For those of you who have dogs with skin problems, skin allergies, please consider a raw diet. This is something that is becoming more well known and is growing in popularity. Commercial dog foods are the cause of so many health problems in pets. My three dogs and one cat have been eating a raw diet for two years now. Raw meaty bones, some organ meat, and then a couple times a week, a few supplements like fish oil, yogurt, raw egg, kale. It's similar to something called the BARF diet for pets, but a simplified version. Two books by Tom Lonsdale, Raw Meaty Bones, and Work Wonders, are a good place to start reading about the diet. There are web sites and yahoogroups as well. My dogs teeth are super clean and white (even my 9yr old lab) because they're eating like their ancestors did; ripping the meat off bones, chomping on bone (raw bones only -- cooked bones are a choking hazard). Sicne starting this diet, besides being overall healthier pets, other benefits: clear anal glands because the poop is a bit harder, healthier skin and coat, no dog smell or doggy breath, much less poop because no fillers, etc., as in dry food I never have to clean up poop in my yard! Natural diet means natural poop; in a few days, it turns white and crumbles away. Also, my dogs are happier. They love the raw diet. I had one very stubborn cat who I just couldn't get to transition to a raw diet, so I fed her Evo, the more natural dry food. That did help her allergies, but I still would rather she went raw.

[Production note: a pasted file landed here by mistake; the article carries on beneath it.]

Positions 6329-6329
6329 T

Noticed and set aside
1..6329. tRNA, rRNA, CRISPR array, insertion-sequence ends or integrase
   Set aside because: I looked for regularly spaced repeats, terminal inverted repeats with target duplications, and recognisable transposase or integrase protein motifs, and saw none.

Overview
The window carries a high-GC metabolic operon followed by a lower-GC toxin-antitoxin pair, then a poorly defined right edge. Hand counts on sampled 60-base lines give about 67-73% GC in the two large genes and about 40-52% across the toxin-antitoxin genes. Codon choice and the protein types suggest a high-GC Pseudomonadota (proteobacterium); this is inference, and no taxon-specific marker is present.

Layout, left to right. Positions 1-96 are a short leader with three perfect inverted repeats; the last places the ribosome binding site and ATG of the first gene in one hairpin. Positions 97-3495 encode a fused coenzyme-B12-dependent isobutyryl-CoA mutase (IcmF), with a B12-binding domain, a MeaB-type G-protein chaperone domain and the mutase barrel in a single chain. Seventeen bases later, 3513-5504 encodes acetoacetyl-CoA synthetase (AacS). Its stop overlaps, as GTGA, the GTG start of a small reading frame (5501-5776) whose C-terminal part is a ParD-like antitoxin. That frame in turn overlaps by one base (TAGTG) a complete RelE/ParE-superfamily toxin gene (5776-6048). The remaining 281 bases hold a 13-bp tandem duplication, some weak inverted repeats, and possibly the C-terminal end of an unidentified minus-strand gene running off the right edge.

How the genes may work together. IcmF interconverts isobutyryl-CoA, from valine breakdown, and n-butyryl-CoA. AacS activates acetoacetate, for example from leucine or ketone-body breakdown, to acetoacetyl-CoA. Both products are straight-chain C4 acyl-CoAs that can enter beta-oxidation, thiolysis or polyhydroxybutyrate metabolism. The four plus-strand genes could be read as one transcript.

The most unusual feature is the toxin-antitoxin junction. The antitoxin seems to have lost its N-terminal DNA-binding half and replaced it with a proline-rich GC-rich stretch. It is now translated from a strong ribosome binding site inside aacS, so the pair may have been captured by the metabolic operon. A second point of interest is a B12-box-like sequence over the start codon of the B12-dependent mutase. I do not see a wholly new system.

Raw Food Diet
Posted by Jennifer (Florida, FL) on 03/05/2015
5 out of 5 stars

I've cured hundreds of dogs and cats by switching their owners to raw feeding. Cheaper and pets live 25-30 years old with no issues.

80% flesh, 10% raw bone, 10% organs as a rough diet plan.

Neem Seed Oil - Promising Remedy!
Posted by Gabriela (Pahoa, Hawaii) on 02/24/2008
5 out of 5 stars

My pet recipe: Neem Seed Oil (100% pure only). I use it on everything, when our pets have itching, they scratch constantly and inflict wounds on themselves. If they have tics in their ears, they might inflict a wound somewhere by constantly scratching on the outside.